Do you work with Gold Wings often?

We work with a lot of Gold Wings, as well as Harley-Davidsons, Indians and Victory trikes. 

Roadsmith started the Trike Owners United Ride (T.O.U.R.) in 2013. What prompted you to create an event specifically for trike enthusiasts?

At some of the bike rides, you always see the trikes put in the back of the ride for some reason. I thought it would be a good solidarity-type thing for trike riders to have their own ride. No bikes allowed, just trikes. I think, if nothing else, it brings together all the different trike brands so you can see them all together. It gives people a good feeling to see that there are other trikes out there; that they’re not such a minority. Trikes are much more popular and present than they used to be.

What else would you like people to know about trikes?

Our company’s always prided itself on innovating new ideas into the trike business. We were the first ones to have independent suspension on a trike. When we came out with that, people said it was crazy. There was supposed to be a solid axle and that’s the way we do it. Well, you look now, just about everybody makes an independent suspension now. 

We innovated the auxiliary gas tank for Gold Wings and a lot of companies do that now, but it was a unique idea at the time. For Harley-Davidsons, we designed an electric reverse system. It’s cool to look back and see some of the stuff that was crazy when we started, but ended up sticking and is still around today.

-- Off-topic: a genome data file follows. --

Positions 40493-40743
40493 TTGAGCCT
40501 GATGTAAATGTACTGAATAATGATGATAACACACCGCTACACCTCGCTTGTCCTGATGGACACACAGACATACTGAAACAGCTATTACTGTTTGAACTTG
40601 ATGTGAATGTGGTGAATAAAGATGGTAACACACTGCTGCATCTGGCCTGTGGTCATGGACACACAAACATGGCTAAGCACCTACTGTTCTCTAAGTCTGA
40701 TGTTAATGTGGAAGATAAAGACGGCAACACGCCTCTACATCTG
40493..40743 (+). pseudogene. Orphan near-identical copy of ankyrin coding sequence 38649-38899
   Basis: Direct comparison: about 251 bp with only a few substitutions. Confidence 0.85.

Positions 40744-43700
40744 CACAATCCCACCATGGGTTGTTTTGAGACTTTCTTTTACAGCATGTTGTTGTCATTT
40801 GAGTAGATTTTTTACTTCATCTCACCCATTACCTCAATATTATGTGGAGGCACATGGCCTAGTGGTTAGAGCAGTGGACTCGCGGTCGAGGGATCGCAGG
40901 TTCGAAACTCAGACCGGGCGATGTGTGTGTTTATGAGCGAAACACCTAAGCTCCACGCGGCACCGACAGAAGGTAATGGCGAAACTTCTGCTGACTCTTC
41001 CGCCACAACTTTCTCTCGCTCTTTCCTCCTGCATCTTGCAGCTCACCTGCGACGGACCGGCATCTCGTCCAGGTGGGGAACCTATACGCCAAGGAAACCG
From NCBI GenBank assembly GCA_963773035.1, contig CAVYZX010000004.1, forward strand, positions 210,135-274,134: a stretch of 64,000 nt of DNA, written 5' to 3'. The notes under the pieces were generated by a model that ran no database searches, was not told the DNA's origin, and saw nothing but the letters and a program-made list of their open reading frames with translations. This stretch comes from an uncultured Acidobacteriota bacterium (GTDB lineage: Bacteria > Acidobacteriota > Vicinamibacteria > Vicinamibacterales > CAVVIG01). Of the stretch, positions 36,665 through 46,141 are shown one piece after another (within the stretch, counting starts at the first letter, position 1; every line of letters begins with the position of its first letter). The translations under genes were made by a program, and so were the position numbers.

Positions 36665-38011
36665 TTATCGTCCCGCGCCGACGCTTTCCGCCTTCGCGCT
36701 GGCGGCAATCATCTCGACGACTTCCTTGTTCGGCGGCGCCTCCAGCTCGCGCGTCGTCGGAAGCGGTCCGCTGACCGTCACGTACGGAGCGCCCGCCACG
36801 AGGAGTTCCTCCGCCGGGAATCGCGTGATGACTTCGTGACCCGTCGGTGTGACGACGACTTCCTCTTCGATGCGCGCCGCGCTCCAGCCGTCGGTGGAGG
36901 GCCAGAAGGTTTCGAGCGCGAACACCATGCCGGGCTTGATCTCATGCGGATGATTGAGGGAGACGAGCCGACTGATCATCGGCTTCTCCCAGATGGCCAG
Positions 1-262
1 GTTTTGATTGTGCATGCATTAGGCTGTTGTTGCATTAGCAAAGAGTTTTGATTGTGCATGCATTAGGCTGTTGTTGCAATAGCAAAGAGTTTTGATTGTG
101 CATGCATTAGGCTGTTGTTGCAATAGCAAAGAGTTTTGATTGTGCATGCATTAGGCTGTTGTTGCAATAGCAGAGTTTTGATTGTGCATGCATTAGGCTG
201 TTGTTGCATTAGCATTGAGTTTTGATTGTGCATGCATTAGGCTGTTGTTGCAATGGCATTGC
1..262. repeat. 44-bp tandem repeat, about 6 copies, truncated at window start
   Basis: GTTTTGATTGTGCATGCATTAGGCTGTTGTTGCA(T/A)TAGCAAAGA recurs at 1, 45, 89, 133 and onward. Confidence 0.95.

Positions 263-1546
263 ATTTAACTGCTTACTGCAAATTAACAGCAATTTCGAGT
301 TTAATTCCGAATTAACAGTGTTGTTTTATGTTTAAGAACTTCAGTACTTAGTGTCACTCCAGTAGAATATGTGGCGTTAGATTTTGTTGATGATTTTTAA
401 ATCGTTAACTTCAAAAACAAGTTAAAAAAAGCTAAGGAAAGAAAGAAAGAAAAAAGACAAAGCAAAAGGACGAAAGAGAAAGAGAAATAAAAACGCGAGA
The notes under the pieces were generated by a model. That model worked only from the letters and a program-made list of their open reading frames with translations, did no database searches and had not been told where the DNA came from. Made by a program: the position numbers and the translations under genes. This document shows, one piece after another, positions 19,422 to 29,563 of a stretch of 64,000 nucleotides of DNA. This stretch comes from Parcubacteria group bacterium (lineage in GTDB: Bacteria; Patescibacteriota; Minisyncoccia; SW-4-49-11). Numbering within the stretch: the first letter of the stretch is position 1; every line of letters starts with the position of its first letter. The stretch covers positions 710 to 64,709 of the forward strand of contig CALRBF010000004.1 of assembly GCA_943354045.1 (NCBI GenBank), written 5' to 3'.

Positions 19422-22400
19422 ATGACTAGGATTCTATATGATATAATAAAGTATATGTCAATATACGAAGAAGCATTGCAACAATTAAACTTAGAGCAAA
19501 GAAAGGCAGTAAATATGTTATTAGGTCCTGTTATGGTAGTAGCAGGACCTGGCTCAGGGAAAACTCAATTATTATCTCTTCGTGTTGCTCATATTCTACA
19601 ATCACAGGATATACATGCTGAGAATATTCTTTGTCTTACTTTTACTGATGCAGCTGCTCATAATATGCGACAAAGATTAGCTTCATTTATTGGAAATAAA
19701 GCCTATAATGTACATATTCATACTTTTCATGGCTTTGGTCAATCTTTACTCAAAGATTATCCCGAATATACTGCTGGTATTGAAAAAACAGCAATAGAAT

And, of course, we’re always looking for the next thing, too. I don’t know what it is today, but we always have ideas.

Speaking with Austin Monroe

National Sales Manager and Director of Marketing

Motorcycle Tour Conversions Inc.

WW: MTC had the first convertible trike kit, yes?

AM: Yes.

Were people DIY-ing their own convertible trikes before the kit?

I’m sure people were doing it, but it wasn’t a common thing. I don’t think the idea of having the additional outrigger-style wheels instead of a trike was really something that was commonly thought of.
After we developed the first kit in 1997 and started selling it in 1998, people would see it and that’s when the homemade boom started. 

How did those first convertible kits sell? Did you know you had a hit product right out the gate or did it take time to build interest?

With any business, it takes time to build interest. Our first boom was local, around the Morris, Ill., area where we were located. There were a few sales and people saw that the kit was a lot less expensive than a trike, and that it rode almost the same as a conventional trike. 

What really boosted sales was going to shows. People would look at bikes with this kit on and say, “What is that?” Then they would walk up to the booth and check it out, want to try it out. The shows were where the kit took off, along with word of mouth.